The Bible Unlocked: Reincarnation

Many interpretations of Bible texts are alienating; do this, don't do that. Often we reach superficial conclusions about the meaning of Bible texts.

More than ever, we need to crack the code and get into the Bible to see how it is relevant for our modern lives. Otherwise, the Bible is just a relic.

The Bible is certainly not a tool to moralize; it is a tool for personal development. Nor is it a means to fantasize about a God we know very little about. We will never achieve lasting personal development based on a skewed interpretation of sin and faith. If we unlock the true meaning of the words in the Bible, we will develop our capacity to think things through to the truth of the matter. The trouble is, we often find thinking painful, feeling is much more fun. Test this out by reading aloud the next sentence.

The single most important piece of information missing from our daily lives is an understanding of reincarnation.

There are texts in the Bible that make much more sense if we apply the principle of repeated lives. I know that many people find the concept of repeated lives on earth difficult to understand. However, we have reached a point in our development where we can begin to remember snippets of our past lives. These are the déjà vu moments. Déjà vu, according to Wikipedia, is a French phrase meaning "already seen," and it refers to the experience of believing that one has witnessed or experienced a new situation previously.

Here is a brief explanation of reincarnation for those unfamiliar with the basic concept. Our actions in previous lives cause consequences in future lives - we can call this karma. For example, if we stole from others in a previous life, people may steal from us in this life, not just possessions but stolen time, stolen effort, stolen ideas, etc. If we looked down on others in a past life, in this life we might be short so that people physically look down on us. If we didn't take in what we heard in a past life, now we may be deaf. Isaac Newton's third law of physics, "For every action there is an equal and opposite reaction," echoes the ancient mystery teaching about reincarnation.

We can bounce around with actions and reactions or we can embrace our experiences and be in harmony with them.

The eighth Beatitude speaks about reincarnation.

"Blessed are those who are persecuted because of righteousness, for theirs is the kingdom of heaven." Mt 5:10

This is not speaking about being a martyr, as we shall see when we look at the meaning of the Greek words. The 'ones having been persecuted', dediogmenoi in Greek, indicates the ones who are driven away. Who do we drive away from us? The ones we have difficult karma with, the ones who cause us to react.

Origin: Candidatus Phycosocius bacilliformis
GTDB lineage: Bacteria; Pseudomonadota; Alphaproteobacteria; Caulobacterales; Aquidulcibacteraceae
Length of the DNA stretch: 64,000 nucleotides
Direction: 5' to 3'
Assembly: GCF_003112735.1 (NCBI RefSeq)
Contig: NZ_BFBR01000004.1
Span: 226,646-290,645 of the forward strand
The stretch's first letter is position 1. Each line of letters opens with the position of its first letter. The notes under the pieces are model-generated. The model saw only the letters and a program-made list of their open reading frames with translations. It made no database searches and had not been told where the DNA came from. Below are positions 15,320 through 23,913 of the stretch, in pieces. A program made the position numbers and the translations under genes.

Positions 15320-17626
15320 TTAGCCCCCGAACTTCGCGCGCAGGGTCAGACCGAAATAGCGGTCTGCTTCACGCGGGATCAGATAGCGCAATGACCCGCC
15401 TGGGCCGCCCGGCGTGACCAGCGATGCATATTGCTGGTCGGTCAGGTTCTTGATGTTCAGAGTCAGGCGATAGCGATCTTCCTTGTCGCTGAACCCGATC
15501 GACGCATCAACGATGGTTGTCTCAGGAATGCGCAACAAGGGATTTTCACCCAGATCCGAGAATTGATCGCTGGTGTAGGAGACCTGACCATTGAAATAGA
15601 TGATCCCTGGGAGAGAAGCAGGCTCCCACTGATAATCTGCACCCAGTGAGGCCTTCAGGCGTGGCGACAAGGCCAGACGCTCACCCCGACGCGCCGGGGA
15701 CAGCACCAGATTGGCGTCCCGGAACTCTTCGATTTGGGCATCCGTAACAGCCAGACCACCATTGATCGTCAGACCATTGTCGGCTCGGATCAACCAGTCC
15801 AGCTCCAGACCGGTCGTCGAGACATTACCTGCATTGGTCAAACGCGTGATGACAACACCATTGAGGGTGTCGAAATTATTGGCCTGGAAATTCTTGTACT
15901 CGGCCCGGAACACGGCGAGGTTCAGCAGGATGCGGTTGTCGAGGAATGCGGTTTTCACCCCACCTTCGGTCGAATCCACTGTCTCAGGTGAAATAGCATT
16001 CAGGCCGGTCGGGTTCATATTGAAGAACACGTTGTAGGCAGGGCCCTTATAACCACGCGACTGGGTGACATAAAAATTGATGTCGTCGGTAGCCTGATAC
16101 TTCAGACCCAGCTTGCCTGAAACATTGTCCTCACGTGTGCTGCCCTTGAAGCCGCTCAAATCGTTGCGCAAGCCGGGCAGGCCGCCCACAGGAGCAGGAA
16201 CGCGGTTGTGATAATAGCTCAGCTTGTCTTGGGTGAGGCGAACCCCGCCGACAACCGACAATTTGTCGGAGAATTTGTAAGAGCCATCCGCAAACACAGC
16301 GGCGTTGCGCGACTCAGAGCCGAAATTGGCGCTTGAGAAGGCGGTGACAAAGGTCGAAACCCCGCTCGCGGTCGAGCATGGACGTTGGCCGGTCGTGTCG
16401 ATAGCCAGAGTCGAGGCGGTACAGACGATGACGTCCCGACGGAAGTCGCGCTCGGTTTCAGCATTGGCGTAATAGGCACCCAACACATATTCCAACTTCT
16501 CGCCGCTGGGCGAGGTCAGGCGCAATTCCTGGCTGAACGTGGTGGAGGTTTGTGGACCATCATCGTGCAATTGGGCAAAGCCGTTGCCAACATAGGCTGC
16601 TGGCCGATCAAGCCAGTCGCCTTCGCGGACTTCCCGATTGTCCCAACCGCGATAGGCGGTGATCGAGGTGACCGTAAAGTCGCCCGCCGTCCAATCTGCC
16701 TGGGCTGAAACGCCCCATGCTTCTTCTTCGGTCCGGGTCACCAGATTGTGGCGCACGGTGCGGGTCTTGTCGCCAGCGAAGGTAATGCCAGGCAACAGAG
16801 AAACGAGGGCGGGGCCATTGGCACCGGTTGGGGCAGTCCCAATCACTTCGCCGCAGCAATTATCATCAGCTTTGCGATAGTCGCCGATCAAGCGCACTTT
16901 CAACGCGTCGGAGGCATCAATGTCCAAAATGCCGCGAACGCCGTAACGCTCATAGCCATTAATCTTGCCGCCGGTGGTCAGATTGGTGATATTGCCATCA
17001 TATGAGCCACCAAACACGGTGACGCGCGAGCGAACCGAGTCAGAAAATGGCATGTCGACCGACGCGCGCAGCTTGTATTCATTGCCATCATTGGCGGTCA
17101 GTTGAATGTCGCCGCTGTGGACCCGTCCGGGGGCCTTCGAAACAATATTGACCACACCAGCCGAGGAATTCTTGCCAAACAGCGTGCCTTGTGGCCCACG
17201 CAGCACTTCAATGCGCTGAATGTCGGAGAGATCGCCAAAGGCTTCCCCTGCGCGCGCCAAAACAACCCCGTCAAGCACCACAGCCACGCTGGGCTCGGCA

If we think about reincarnation in terms of the age of the human race, then we have incarnated many times, so many that most of the people we meet have a karmic connection to us. This karma needs balancing. This makes sense if we think about the way friends can fall out and marriages can break down.

If we place the word dediogmenoi, driving away, in context with righteousness a very different story emerges. Righteousness is dikaiosune, which means justice or being just, balanced and in harmony. The scales of justice give us a good understanding of the meaning of righteousness. Justice is a continual series of adjustments to restore balance and harmony. This also means that we have the ability to judge when things are 'just right'.

If we want to understand our own past lives we need to look for clues. One big clue is this: notice how we are attracted to some people, and repelled by others. There are so many clues in even the smallest events in our lives.

Another clue can be found in facial expressions. Some people have an uncanny resemblance to people who lived long ago. Obviously, only the faces of famous people have survived, and not all of us were famous people in past lives, but the similarity can be uncanny.

When Prince died recently my friend Adriana Koulias discovered that his facial features were a very close match to those of the Egyptian Pharaoh Akhenaten who died around 1335 BC. She then looked into the lives of these two men and discovered many similarities - many actions and reactions.

If we act on these ideas instead of reacting, we can make a great deal of sense of world events as well as events in our own lives. This brings us peace and harmony and a deep respect for the wisdom of the universe - "for theirs is the kingdom of heaven."

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